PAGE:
US 4998952 A
A hybrid key for operating both electronic and mechanical locks has the electrical components in a separate and removable housing which is normally secured to the bow portion of the key blade but may be removed, the disclosed means for securing the electrical housing to the key bow is via a configuration including grooves in the housing, a hook portion on the key bow, and holes through the housing and bow at a single point for rivet securing means.
1. A key for both electronic and mechanical locks, the key having a key bow, a key blade integral with and extending from the key bow, the key blade having a capability of being configured to operate a mechanical lock, and an electronic circuit means carried by the key bow for operating an electronically activated lock, with improvements comprising;
a completely separate and removable housing containing the electronic circuit means,
means for securing such housing to the key bow to allow removal of such housing to separate the housing and thereby allowing such circuit to be placed on another key.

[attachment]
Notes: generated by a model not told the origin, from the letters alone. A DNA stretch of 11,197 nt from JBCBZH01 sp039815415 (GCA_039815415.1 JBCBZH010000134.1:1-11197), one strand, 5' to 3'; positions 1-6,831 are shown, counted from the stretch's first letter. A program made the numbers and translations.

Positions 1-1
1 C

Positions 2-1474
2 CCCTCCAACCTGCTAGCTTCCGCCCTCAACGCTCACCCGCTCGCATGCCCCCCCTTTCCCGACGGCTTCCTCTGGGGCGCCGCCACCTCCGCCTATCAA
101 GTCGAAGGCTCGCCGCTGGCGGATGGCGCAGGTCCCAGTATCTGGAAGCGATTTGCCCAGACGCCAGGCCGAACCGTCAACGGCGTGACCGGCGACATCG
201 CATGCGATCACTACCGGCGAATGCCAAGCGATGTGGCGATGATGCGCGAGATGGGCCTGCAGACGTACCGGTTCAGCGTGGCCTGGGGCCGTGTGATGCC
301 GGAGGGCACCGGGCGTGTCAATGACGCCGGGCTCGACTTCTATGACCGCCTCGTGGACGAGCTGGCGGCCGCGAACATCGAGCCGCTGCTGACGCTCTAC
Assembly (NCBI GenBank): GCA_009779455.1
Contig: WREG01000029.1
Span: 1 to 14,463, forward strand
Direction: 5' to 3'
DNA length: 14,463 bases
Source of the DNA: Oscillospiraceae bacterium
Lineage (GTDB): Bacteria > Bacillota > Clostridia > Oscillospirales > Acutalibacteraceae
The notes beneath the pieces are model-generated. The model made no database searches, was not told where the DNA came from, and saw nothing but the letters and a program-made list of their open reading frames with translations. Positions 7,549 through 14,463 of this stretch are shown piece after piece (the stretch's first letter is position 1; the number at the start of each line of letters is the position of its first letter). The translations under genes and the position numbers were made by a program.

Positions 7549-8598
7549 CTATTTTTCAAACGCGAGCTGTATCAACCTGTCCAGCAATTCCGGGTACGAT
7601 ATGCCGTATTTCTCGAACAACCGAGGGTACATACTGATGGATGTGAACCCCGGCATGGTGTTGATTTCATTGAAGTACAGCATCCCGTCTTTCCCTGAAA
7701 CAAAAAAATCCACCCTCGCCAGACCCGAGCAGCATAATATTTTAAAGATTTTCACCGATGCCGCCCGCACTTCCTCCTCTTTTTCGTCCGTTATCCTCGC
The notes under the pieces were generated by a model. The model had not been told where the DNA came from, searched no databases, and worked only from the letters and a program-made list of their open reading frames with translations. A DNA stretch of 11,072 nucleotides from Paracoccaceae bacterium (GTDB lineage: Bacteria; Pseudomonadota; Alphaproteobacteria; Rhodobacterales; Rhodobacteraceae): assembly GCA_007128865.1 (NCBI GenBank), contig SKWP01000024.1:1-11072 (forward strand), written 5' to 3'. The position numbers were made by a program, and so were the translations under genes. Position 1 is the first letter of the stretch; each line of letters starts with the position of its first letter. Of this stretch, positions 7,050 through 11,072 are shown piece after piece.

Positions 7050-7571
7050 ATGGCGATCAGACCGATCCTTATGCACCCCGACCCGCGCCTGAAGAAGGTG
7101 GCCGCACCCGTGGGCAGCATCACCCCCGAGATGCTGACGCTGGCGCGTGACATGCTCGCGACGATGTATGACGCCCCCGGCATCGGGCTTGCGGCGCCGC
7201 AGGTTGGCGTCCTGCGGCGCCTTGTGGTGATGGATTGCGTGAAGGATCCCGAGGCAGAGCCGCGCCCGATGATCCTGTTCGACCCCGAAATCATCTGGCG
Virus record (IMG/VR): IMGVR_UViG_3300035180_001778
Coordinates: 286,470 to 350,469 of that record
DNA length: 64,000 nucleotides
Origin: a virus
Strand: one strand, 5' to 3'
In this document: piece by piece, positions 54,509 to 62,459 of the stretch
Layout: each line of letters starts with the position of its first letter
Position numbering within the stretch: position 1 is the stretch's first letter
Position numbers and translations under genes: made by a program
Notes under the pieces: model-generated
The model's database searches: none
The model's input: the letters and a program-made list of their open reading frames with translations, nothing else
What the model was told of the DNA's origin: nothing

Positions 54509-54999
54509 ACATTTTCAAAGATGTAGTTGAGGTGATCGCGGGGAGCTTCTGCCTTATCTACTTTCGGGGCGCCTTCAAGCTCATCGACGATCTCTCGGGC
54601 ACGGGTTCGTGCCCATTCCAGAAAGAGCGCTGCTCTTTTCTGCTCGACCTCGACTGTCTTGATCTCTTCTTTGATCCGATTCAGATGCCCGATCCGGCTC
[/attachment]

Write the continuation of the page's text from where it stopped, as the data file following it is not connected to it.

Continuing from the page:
2. A key as defined in claim 1 wherein the means for securing is a single rivet means.
3. A key as in claim 2 wherein there is a hole through the housing and the key bow for the single rivet securing means.
4. A key as in claim 3 wherein the housing has side flanges to fit over a portion of the sides of the key bow.
5. A key for both electronic and mechanical locks, the key having a key bow, a key blade integral with and extending from the key bow, the key blade having a capability of being configured to operate a mechanical lock, and an electronic circuit means carried by the key bow for operating an electronically activated lock, with improvement comprising: